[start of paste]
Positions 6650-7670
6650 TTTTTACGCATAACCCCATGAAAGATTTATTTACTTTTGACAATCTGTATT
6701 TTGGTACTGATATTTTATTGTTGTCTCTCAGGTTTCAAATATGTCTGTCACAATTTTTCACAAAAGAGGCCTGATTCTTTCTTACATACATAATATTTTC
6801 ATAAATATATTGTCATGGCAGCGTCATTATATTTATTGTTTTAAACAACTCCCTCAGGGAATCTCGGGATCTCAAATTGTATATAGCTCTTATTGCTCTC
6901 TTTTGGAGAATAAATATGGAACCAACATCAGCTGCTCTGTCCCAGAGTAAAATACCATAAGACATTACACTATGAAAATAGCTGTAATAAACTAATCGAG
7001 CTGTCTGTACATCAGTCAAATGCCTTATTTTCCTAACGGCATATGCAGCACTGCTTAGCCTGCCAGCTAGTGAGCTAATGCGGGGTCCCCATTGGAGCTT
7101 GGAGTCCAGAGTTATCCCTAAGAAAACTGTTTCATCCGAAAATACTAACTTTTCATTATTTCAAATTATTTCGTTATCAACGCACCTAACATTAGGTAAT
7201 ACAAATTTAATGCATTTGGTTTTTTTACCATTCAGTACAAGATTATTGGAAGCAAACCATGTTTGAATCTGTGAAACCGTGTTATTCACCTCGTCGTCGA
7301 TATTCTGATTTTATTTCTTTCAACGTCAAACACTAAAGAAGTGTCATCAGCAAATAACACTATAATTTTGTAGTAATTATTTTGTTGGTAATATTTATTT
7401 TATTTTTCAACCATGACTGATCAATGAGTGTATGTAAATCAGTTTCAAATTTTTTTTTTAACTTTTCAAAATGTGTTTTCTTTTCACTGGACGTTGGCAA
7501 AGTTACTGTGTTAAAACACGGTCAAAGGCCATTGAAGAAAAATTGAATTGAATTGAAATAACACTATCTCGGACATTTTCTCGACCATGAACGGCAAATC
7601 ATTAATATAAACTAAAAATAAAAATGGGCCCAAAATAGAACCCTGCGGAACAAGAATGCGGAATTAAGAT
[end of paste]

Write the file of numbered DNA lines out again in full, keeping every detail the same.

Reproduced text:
Positions 6650-7670
6650 TTTTTACGCATAACCCCATGAAAGATTTATTTACTTTTGACAATCTGTATT
6701 TTGGTACTGATATTTTATTGTTGTCTCTCAGGTTTCAAATATGTCTGTCACAATTTTTCACAAAAGAGGCCTGATTCTTTCTTACATACATAATATTTTC
6801 ATAAATATATTGTCATGGCAGCGTCATTATATTTATTGTTTTAAACAACTCCCTCAGGGAATCTCGGGATCTCAAATTGTATATAGCTCTTATTGCTCTC
6901 TTTTGGAGAATAAATATGGAACCAACATCAGCTGCTCTGTCCCAGAGTAAAATACCATAAGACATTACACTATGAAAATAGCTGTAATAAACTAATCGAG
7001 CTGTCTGTACATCAGTCAAATGCCTTATTTTCCTAACGGCATATGCAGCACTGCTTAGCCTGCCAGCTAGTGAGCTAATGCGGGGTCCCCATTGGAGCTT
7101 GGAGTCCAGAGTTATCCCTAAGAAAACTGTTTCATCCGAAAATACTAACTTTTCATTATTTCAAATTATTTCGTTATCAACGCACCTAACATTAGGTAAT
7201 ACAAATTTAATGCATTTGGTTTTTTTACCATTCAGTACAAGATTATTGGAAGCAAACCATGTTTGAATCTGTGAAACCGTGTTATTCACCTCGTCGTCGA
7301 TATTCTGATTTTATTTCTTTCAACGTCAAACACTAAAGAAGTGTCATCAGCAAATAACACTATAATTTTGTAGTAATTATTTTGTTGGTAATATTTATTT
7401 TATTTTTCAACCATGACTGATCAATGAGTGTATGTAAATCAGTTTCAAATTTTTTTTTTAACTTTTCAAAATGTGTTTTCTTTTCACTGGACGTTGGCAA
7501 AGTTACTGTGTTAAAACACGGTCAAAGGCCATTGAAGAAAAATTGAATTGAATTGAAATAACACTATCTCGGACATTTTCTCGACCATGAACGGCAAATC
7601 ATTAATATAAACTAAAAATAAAAATGGGCCCAAAATAGAACCCTGCGGAACAAGAATGCGGAATTAAGAT